Digital Object Architecture: an Advanced
Architecture for Managing Digital
Information
WSIS Forum 2011
May 19, 2011
Presentation by
Robert E. Kahn
President & CEO
Corporation for National Research Initiatives
Origins of the Internet
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Multiple Different Packet Networks
Open Architecture
Implemented via the TCP/IP Protocols
Standards Processes
Sustained Research Support
Eventually resulting in
– Commercialization
– Widespread Dissemination
– Global Acceptance
Three Initial Networks
• DARPA originally funded three seminal packet
networks – ARPANET, Packet Radio, Packet Satellite
• The Internet came about from a desire to enable
users and their computers to communicate efficiently,
independent of the network they were using
• Initial challenges were in areas such as:
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Addressing
Routing
Congestion Control
Host Protocols
• Addressing (16 bits to the wire, 32 bit IPv4 addresses;
later -- 128 bit IPv6 addresses, URLs)
Key Initial Decisions
• Global Addresses (IP) freed us from ARPANET
addressing of the wires
• Gateways introduced for IP routing and for
Network “Impedance Matching” – now called
routers
• TCP dealt with network-related concerns
– different packet sizes, duplicates, error
detection, losses due to tunnels, mountains,
jamming, etc.
• Enabled separate network administration
• Global information system based on an open
architecture
From Packet Communication to
Information Management
• The Internet did not start out with a primary goal of
assisting users in managing information.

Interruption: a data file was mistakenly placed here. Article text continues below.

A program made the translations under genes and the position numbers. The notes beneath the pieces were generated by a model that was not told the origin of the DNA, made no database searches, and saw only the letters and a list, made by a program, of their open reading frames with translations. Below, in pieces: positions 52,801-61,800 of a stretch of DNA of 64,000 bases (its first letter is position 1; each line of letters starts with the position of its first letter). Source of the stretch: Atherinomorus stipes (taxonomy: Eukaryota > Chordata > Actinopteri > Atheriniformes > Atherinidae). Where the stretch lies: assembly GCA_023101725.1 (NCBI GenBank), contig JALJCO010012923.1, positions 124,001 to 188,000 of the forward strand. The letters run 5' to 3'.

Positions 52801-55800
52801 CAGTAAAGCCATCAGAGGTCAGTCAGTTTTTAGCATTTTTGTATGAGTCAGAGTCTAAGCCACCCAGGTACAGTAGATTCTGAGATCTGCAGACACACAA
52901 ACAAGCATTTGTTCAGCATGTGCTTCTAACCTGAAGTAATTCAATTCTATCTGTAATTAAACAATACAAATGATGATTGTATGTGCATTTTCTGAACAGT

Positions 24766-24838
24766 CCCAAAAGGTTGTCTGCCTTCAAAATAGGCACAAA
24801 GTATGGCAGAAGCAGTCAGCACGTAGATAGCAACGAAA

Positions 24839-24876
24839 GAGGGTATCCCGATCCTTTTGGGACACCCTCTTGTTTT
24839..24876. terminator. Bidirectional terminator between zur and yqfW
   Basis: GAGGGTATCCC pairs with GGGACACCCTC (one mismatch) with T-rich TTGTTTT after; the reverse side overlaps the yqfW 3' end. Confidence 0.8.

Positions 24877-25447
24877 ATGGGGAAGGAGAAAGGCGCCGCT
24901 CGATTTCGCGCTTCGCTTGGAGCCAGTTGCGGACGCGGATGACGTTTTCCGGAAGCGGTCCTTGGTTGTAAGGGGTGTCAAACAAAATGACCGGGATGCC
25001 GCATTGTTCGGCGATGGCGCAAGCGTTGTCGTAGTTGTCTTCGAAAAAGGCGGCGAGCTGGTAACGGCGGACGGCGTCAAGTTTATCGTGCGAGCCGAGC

• Fast, efficient, reliable, global connectivity was the
main goal
– Information management was limited to ensuring proper
information flows in the Internet
– The World Wide Web was an important step in simplifying
user access to information
– Other alternatives are now emerging.
• We now present an open architecture approach to
information management that
– Makes use of existing Internet capabilities
– allows different types of information management systems to
be developed and interoperate.
Digital Object Architecture
• To reformulate the Internet architecture to focus more
specifically on managing information rather than just
communicating bits
• Making use of its world-wide connectivity, but independent of
current technology choices
• Enabling existing and new types of information to be reliably
managed and accessed in the Internet environment, including
over very long periods of time
• Providing mechanisms to stimulate dynamic new forms of
expression and to manifest older forms
• Support for multi-lingual identifier names in most native/local
scripts
• While supporting privacy, security, intellectual property
protection, managed access and well-formed business practices
Digital Object Architecture
• Technical Components
– Digital Objects (DOs)
• Structured data with a unique persistent identifier
– Resolution of the Unique Identifiers
• To “state information” about the DOs
– Repositories
• To deposit DOs
• To access DOs with security
– Registries